Campaigners and developers clash over Lidl Lower Earley’s plans
Activists and a developer found themselves embroiled in a showdown over a plan to build houses and a new Lidl in Lower Earley.
The developer, Lower Earley Properties Ltd, wants to build 43 homes and a Lidl supermarket on land affectionately known as Swallows Meadow.
The prairie is located off Meldreth Way in Lower Earley.
While the developer and supporters of the plan have highlighted the economic benefits and prospect of the new Lidl supermarket, opponents of the plan say it will result in an unacceptable loss of green space and wildlife on the prairie.
READ MORE: Fury at controversial plans for new Lidls and houses in Lower Earley
The developers have sent “hundreds and hundreds” of letters to neighbors encouraging them to “show their support” by sending an email to [email protected]
Supporters of the plan provided their names, addresses and postal codes, and in return, the following statement was uploaded to the comments section of the Wokingham City Council planning website:
“I am writing to you in support of the land development application off Meldreth Way in Lower Earley. I support the app because it will provide a new Lidl store, as well as housing and jobs for local people. ”
More than 180 people have written in favor of the app, according to the developers.
However, opponents of the plan slammed the tactic.
One stakeholder complained that the planning portal was “unwanted by identical statements of support” for the request.
Councilor Clive Jones, leader of the Wokingham Liberal Democrats, strongly opposed the candidacy.
He said, “The developer is spending a huge amount of money on this scheduling app and it shows that there isn’t a particularly level playing field. We do not have the means to fight it. It must have cost them thousands of dollars to send these leaflets.
“Hundreds and hundreds of homes received a very biased leaflet in the mail. You can show your support by filling out the flyer, but you can’t say you don’t want development.
For their part, activists have gathered 1,468 signatures strongly opposing any further development of Swalows Meadow.
One opponent wrote: “We don’t need more houses in Lower Earley, especially not in this small area.
“We don’t need more grocery stores in Lower Earley. We just want to enjoy our quiet life in Lower Earley which is why we love living here, and for which we have all worked hard and to keep a little patch of greenery.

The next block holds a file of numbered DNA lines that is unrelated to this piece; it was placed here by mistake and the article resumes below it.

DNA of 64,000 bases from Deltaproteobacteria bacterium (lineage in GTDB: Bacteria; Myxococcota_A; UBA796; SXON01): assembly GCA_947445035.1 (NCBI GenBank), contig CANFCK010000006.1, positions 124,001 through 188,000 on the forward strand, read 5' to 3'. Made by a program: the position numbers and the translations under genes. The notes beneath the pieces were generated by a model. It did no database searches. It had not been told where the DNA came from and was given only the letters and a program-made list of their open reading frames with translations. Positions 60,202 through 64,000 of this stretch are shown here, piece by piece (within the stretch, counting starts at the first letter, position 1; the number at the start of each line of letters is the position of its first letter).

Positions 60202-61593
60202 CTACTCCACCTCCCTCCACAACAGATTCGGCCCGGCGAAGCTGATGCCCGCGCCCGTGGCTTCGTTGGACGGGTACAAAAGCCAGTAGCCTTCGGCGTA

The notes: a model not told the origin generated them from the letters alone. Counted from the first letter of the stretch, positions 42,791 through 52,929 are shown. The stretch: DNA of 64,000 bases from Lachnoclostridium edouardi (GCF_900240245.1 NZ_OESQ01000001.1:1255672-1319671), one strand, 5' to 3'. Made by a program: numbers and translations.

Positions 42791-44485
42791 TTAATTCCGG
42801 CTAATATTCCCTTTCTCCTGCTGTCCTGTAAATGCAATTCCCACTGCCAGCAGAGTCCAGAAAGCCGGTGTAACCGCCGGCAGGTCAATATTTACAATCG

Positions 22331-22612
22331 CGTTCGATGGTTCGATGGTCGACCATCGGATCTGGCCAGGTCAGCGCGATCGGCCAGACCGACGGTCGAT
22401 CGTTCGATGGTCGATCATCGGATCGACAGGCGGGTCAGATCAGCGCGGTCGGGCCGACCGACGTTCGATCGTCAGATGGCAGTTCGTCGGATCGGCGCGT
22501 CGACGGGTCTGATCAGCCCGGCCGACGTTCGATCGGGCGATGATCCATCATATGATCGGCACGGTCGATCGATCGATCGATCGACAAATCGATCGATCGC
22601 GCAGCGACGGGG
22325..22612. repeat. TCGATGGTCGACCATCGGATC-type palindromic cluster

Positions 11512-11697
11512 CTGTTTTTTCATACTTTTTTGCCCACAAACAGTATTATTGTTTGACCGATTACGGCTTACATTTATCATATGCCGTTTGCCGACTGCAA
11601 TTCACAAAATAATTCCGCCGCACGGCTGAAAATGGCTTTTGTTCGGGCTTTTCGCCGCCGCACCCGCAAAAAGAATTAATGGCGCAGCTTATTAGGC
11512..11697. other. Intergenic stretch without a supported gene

“Sometimes if you are lucky enough to get out early in the morning or late at night, sometimes you can see animals, such as foxes, deer and badgers, crossing the road. These animals and others lived here before Lower Earley’s great development into a residential area, unfortunately it looks like the council is on the verge of turning all the green spaces into concrete, noise and more pollution.
A spokesperson for Lower Earley Properties Ltd commented: “We are delighted that support is increasing for our planning application. More than 180 people have written in support of the request to date – with more than 100 received in the past week alone.
“While there are those who will continue to oppose the application, this response shows that there are many who recognize the benefits, including better retail choice for local shoppers, the creation of hundreds of new jobs and 43 new homes – 40% of which will be affordable. .
“We will continue to engage with the local community throughout the planning process and look forward to Wokingham Borough Council making a decision on the application in the coming months.”
Although a public consultation on the plan ended on Friday, June 18, you can still write a comment on the plan by typing reference 211686 on the Wokingham City Council planning portal: https: //planning.wokingham. gov.uk/FastWebPL/welcome. aspic
Developer contractors angered hundreds of neighbors last November when Swallows Meadow was “cleared” for what the developers called “routine landscaping maintenance.”
At the time, a spokesperson for the developers said established trees at Swallows Meadow were protected from being cut.